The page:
Russian space officials then denied the report, saying that the decision on the landing date had not been made yet and the weather had been improving at the landing area. Nevertheless, around midnight Moscow Time during the night from March 14 to March 15, mission control informed the crew that the landing would be delayed for 24 hours. Fog and freezing rain in the area would prevent safe operation of rescue helicopters, officials said.
As usual, An-12 and An-26 aircraft, along with 14 Mi-8 helicopters and seven ground rescue vehicles were assembled to support the landing, the Russian aviation ministry reported.
Events of March 15
On March 15, the low-pressure weather front drifted east to allow safe landing under clear sky conditions. Russian space officials gave an official "go" for landing on March 15, 2013, around 3:30 p.m. Houston Time, as the vehicles were passing over Russia. The crew closed hatches between the station and the transport spacecraft at 3:38 p.m. Houston Time.
The undocking from the Poisk module on the ISS took place as scheduled at 6:43 p.m. Houston Time, as two spacecraft were flying over northeastern Mongolia. Around three minutes later, the Soyuz conducted a 15-second separation burn.
After separating from the station to a distance of about 12 kilometers, the Soyuz TMA-06M started a planned deorbit burn at 9:13 p.m. Houston Time, that lasted four minutes 44 seconds. At the same time, NASA TV reported low clouds in the landing area that grounded at least some of the recovery helicopters at their base in the town of Kustanai.
Following the reentry into the Earth atmosphere, the descent module was to open its parachute at 9:51 Houston Time and make a touchdown at 10:05 p.m. Houston Time on March 15, 2013, after 144 days in space.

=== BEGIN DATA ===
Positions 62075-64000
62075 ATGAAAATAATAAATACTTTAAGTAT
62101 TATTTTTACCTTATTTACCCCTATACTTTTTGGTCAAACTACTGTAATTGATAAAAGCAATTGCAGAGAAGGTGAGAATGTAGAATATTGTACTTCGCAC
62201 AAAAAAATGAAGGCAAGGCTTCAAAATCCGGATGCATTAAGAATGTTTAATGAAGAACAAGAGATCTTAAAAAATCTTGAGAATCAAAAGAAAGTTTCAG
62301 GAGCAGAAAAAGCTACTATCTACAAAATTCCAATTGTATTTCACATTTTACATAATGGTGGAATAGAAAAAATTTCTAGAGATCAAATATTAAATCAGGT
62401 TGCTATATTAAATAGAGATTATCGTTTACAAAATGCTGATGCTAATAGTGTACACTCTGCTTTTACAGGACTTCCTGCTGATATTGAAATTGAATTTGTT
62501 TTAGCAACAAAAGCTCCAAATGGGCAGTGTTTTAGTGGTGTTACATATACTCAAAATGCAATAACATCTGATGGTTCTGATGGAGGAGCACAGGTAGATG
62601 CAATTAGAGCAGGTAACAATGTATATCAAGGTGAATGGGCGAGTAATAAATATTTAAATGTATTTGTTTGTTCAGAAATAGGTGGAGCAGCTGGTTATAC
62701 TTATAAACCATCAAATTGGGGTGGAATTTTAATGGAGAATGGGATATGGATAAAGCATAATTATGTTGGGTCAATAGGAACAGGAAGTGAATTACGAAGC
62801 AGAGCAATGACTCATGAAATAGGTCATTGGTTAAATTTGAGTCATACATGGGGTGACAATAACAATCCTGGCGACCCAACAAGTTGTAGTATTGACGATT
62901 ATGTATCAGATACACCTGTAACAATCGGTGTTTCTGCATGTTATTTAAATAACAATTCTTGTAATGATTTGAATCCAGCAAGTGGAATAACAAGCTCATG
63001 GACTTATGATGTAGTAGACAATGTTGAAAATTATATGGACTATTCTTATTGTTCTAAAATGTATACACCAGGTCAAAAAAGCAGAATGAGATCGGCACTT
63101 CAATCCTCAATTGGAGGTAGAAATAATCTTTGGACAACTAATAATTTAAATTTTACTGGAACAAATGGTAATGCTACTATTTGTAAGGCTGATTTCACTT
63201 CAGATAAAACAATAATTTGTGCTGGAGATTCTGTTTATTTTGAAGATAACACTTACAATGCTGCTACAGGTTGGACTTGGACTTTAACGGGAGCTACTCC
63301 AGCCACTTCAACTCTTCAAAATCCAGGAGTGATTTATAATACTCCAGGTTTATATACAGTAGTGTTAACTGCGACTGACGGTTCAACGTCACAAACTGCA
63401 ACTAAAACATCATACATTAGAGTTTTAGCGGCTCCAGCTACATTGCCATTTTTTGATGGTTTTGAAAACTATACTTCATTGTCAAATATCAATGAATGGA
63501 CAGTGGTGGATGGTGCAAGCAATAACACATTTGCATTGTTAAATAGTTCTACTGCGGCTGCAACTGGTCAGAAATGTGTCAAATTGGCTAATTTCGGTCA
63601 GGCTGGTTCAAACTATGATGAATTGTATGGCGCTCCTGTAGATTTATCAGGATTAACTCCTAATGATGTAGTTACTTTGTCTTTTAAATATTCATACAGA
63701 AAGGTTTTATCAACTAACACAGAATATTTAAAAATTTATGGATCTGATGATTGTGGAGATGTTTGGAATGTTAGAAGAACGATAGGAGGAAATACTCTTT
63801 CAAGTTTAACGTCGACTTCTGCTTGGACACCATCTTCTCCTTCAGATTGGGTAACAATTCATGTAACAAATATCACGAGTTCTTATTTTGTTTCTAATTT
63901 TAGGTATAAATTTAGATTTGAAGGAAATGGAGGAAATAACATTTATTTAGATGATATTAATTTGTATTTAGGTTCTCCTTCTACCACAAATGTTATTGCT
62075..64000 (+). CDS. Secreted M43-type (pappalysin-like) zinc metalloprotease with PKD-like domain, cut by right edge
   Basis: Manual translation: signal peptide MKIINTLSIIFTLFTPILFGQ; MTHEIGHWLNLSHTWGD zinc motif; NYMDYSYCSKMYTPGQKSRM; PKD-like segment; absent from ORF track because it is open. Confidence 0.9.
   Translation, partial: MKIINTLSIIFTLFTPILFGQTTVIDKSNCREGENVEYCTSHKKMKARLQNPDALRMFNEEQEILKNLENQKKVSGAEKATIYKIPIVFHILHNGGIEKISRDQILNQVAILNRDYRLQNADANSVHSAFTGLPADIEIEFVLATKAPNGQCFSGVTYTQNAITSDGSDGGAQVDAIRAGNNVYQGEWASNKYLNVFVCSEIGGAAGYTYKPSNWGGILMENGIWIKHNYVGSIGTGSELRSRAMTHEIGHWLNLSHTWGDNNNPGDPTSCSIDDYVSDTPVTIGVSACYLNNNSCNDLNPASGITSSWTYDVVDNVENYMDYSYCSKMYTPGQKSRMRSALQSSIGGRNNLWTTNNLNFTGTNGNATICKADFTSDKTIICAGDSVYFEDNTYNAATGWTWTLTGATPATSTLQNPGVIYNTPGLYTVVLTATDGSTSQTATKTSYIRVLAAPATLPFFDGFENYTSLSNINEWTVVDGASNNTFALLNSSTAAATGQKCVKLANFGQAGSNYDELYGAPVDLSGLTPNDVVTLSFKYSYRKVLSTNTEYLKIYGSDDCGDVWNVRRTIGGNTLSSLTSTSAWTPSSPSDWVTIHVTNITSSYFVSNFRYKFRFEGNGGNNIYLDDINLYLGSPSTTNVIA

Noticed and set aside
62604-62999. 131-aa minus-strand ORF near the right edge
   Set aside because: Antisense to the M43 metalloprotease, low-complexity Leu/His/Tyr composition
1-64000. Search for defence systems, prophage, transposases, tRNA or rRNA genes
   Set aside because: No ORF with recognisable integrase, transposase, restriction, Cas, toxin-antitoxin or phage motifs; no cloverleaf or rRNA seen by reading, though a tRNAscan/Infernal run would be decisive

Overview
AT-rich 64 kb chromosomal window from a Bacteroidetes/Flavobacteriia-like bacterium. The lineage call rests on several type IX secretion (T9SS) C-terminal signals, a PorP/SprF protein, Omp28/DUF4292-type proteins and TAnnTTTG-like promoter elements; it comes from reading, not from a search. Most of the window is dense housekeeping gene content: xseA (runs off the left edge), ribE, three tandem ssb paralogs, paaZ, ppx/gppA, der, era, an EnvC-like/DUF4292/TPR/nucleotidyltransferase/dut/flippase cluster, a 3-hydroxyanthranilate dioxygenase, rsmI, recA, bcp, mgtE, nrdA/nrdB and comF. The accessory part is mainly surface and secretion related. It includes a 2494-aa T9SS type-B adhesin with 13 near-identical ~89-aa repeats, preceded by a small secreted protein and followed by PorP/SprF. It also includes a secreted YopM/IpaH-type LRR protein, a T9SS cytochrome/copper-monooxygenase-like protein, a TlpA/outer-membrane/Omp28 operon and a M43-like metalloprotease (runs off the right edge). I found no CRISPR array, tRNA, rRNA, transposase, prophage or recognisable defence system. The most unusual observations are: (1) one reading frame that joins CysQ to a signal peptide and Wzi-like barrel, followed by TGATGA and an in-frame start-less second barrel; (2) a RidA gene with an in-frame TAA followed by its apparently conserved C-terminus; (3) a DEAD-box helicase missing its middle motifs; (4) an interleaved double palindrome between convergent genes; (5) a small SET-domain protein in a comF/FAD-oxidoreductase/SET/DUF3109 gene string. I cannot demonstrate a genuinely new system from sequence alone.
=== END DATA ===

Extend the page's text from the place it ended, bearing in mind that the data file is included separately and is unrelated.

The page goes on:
The Russian mission control confirmed successful landing around seven minutes after the planned touchdown time and no images were immediately transmitted from the landing site. Overheard mission control and recovery team communications mentioned zero visibility at the landing site, preventing the location of the spacecraft. No aircraft were apparently able to visual monitor the spacecraft at the moment of touchdown.
Around 20 minutes after landing, a pair of helicopters finally landed near the descent module found safely on the ground in vertical position. The crew was reported in good shape, with temperatures outside around minus seven degrees C.
Soyuz TMA-06M crew:
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Last update: March 27, 2013
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A Soyuz-FG launch vehicle with the Soyuz TMA-06M spacecraft arrives to the launch pad at Site 31 on Oct. 21, 2012. Credit: Roskosmos
A Soyuz-FG launch vehicle with the Soyuz TMA-06M spacecraft shortly before launch from Site 31 on Oct. 23, 2012. Credit: NASA TV
A Soyuz-FG launch vehicle with Soyuz TMA-06M lifts off on Oct. 23, 2012. Credit: NASA TV
Soyuz TMA-06M docks to the station on Oct. 25, 2012. Credit: NASA TV
Crew of Soyuz TMA-06M spacecraft shortly after landing on March 16, 2013. Credit: NASA TV